Rapid method of assembling new gene-editing tool could revolutionize genetic research

Apr 09, 2012

Development of a new way to make a powerful tool for altering gene sequences should greatly increase the ability of researchers to knock out or otherwise alter the expression of any gene they are studying. The new method allows investigators to quickly create a large number of TALENs (transcription activator-like effector nucleases), enzymes that target specific DNA sequences and have several advantages over zinc-finger nucleases (ZFNs), which have become a critical tool for investigating gene function and potential gene therapy applications.

"I believe that TALENs and the ability to make them in high throughput, which this new technology allows, could literally change the way much of biology is practiced by enabling rapid and simple targeted knockout of any gene of interest by any researcher," says J. Keith Joung, MD, PhD, associate chief for Research in the Massachusetts General Hospital (MGH) Department of Pathology and co-senior author of the report that will appear in and has received advance online release.

TALENs take advantage of TAL effectors, proteins naturally secreted by a plant bacteria that are able to recognize specific base pairs of DNA. A string of the appropriate TAL effectors can be designed to recognize and bind to any desired DNA sequence. TALENs are created by attaching a nuclease, an enzyme that snips through both at the desired location, allowing the introduction of new genetic material. TALENs are able to target longer than is possible with ZFNs and are significantly easier to construct. But until now there has been no inexpensive, publicly available method of rapidly generating a large number of TALENs.

The method developed by Joung and his colleagues – called the FLASH (fast ligation-based automatable solid-phase high-throughput) system – assembles DNA fragments encoding a TALEN on a magnetic bead held in place by an external magnet, allowing automated construction by a liquid-handling robot of DNA that encodes as many as 96 TALENs in a single day at a cost of around $75 per TALEN. Joung's team also developed a manual version of FLASH that would allow labs without access to robotic equipment to construct up to 24 TALEN sequences a day. In their test of the system in human cells, the investigators found that FLASH-assembled TALENs were able to successfully induce breaks in 84 of 96 targeted known to be involved in cancer or in epigenetic regulation.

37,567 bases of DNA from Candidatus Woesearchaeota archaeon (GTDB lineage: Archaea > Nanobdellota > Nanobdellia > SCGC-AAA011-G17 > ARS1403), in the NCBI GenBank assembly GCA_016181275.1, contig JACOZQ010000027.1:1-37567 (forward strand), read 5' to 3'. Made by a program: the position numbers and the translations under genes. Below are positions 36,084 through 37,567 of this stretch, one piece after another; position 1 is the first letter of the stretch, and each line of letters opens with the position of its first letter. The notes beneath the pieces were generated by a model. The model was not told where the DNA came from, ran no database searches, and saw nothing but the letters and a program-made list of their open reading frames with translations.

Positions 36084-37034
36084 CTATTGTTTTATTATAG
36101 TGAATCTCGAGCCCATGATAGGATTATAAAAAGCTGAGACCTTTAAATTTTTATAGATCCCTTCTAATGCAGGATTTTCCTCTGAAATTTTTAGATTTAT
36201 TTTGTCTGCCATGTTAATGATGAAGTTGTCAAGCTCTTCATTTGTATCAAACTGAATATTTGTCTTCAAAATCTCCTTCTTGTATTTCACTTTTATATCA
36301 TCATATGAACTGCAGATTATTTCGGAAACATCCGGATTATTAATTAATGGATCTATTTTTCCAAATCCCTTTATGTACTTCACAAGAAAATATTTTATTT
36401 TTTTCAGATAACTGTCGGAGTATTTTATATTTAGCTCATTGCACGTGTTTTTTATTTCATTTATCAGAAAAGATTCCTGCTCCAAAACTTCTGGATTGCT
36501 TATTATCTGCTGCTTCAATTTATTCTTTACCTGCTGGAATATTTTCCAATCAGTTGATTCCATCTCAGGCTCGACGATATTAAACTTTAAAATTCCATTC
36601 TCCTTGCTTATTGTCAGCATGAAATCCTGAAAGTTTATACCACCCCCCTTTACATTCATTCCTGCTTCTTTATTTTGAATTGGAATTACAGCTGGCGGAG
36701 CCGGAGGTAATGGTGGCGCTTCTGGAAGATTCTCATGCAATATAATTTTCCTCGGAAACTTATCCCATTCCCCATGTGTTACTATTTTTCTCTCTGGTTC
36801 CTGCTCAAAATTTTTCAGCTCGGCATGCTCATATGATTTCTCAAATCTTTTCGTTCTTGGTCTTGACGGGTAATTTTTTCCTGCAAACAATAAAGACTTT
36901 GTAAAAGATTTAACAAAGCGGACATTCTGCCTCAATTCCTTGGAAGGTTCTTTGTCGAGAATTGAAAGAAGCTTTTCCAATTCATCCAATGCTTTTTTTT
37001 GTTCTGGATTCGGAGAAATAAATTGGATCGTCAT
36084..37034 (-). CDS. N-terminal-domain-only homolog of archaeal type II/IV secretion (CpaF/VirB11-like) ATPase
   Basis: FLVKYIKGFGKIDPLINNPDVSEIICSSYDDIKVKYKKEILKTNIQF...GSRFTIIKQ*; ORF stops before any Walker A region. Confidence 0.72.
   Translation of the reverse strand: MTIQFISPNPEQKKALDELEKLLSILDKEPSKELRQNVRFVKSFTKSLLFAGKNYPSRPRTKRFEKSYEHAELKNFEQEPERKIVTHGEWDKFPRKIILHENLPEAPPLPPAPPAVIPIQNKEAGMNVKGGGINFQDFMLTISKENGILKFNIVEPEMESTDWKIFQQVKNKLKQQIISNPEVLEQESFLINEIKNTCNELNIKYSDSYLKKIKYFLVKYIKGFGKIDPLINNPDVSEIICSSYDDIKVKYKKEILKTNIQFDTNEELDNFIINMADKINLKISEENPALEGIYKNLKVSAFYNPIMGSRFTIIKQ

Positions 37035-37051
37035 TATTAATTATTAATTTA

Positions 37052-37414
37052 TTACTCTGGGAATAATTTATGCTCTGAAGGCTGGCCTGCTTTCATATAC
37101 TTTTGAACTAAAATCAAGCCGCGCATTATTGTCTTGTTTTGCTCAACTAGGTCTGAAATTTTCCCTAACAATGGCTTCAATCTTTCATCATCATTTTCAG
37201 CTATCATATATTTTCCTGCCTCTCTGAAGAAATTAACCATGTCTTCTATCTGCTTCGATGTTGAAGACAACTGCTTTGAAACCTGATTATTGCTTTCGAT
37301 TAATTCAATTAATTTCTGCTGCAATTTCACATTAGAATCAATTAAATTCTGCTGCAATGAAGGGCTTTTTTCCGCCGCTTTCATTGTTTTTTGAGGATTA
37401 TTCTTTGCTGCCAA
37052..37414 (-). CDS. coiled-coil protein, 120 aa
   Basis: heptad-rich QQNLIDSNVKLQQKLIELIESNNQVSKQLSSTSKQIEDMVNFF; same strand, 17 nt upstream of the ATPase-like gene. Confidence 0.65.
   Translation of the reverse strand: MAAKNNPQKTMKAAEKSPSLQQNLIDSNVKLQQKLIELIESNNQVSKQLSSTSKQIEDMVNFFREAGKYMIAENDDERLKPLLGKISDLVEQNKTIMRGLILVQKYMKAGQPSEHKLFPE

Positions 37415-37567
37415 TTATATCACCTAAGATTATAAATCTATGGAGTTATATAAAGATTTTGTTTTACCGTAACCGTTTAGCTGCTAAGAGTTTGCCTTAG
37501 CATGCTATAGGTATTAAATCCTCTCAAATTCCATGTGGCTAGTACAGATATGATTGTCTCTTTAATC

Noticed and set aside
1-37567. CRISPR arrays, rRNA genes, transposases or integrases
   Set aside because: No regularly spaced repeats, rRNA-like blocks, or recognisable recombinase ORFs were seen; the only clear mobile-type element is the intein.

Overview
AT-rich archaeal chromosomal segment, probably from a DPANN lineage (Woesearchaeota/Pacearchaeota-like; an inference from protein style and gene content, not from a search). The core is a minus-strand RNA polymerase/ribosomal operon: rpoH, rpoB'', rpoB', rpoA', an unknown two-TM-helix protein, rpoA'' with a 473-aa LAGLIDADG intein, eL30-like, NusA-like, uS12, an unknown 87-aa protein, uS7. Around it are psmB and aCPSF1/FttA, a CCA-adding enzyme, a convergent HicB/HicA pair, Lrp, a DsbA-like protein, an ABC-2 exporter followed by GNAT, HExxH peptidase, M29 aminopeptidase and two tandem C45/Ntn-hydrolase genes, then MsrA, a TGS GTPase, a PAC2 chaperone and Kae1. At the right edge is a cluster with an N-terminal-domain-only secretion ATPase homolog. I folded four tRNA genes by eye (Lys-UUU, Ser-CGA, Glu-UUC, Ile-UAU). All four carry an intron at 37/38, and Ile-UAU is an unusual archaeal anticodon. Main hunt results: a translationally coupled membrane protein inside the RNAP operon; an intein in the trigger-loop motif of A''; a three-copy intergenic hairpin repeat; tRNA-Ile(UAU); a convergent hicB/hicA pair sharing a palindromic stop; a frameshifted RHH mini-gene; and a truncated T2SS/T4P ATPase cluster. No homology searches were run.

"Finding that 85 to 90 percent of FLASH-assembled TALENs have very high genome-editing activity in human cells means that we can essentially target any DNA sequence of interest, a capability that greatly exceeds what has been possible with other nucleases," says Jeffry D. Sander, PhD, co-senior author of the FLASH report and a fellow in Joung's laboratory. "The ability to make a TALEN for any DNA sequence with a high probability of success changes the way we think about gene-altering technology because now the question isn't whether you can target your gene of interest but rather which genes do you want to target and alter."